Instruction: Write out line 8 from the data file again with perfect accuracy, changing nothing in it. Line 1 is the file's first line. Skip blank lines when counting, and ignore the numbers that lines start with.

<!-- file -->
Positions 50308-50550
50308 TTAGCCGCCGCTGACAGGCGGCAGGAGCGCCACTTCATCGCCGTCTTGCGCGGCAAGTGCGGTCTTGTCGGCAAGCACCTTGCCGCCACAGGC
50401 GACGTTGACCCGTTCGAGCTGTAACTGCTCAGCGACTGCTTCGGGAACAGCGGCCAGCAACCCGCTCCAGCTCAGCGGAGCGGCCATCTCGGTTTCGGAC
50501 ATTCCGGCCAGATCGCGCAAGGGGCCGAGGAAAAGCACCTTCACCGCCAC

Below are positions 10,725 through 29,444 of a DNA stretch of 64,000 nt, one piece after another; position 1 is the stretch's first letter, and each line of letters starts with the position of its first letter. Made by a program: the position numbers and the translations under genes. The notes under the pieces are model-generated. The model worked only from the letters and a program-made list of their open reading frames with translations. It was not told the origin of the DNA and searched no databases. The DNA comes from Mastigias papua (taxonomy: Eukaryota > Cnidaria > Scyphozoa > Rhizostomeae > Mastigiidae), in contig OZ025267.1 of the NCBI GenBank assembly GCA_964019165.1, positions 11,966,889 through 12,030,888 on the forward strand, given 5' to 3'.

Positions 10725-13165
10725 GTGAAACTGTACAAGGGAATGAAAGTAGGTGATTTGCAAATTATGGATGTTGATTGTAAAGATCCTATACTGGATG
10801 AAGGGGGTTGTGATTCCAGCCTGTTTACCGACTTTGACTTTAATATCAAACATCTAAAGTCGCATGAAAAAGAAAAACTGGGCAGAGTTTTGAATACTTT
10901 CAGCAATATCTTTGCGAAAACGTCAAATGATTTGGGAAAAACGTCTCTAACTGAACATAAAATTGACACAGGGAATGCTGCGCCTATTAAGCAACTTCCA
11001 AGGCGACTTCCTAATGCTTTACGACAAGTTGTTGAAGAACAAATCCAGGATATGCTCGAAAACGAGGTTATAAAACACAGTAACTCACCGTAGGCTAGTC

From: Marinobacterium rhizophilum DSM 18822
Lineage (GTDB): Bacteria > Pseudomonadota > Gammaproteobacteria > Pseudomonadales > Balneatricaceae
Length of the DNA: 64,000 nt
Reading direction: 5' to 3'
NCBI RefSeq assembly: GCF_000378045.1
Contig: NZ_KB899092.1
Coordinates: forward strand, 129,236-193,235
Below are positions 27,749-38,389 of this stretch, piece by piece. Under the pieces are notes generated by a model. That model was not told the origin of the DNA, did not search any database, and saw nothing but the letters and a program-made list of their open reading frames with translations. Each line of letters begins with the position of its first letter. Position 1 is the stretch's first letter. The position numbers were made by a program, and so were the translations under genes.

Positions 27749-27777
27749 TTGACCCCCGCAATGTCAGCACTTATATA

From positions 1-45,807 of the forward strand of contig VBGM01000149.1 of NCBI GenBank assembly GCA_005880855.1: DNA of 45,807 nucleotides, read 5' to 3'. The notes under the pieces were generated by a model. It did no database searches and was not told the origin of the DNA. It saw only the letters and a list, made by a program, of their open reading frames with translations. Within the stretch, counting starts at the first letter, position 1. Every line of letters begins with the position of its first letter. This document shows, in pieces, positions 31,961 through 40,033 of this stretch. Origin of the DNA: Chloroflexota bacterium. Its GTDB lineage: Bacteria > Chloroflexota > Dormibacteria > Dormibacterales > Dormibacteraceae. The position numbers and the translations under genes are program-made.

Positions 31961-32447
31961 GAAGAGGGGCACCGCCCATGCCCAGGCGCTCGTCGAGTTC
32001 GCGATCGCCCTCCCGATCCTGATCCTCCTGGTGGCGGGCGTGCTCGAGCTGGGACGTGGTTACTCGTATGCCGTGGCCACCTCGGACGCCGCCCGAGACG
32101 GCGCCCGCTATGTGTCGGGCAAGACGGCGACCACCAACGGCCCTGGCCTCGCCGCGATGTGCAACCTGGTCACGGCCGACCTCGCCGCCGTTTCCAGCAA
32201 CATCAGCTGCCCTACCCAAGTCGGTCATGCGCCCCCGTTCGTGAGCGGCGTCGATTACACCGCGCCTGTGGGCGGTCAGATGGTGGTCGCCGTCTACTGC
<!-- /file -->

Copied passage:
10801 AAGGGGGTTGTGATTCCAGCCTGTTTACCGACTTTGACTTTAATATCAAACATCTAAAGTCGCATGAAAAAGAAAAACTGGGCAGAGTTTTGAATACTTT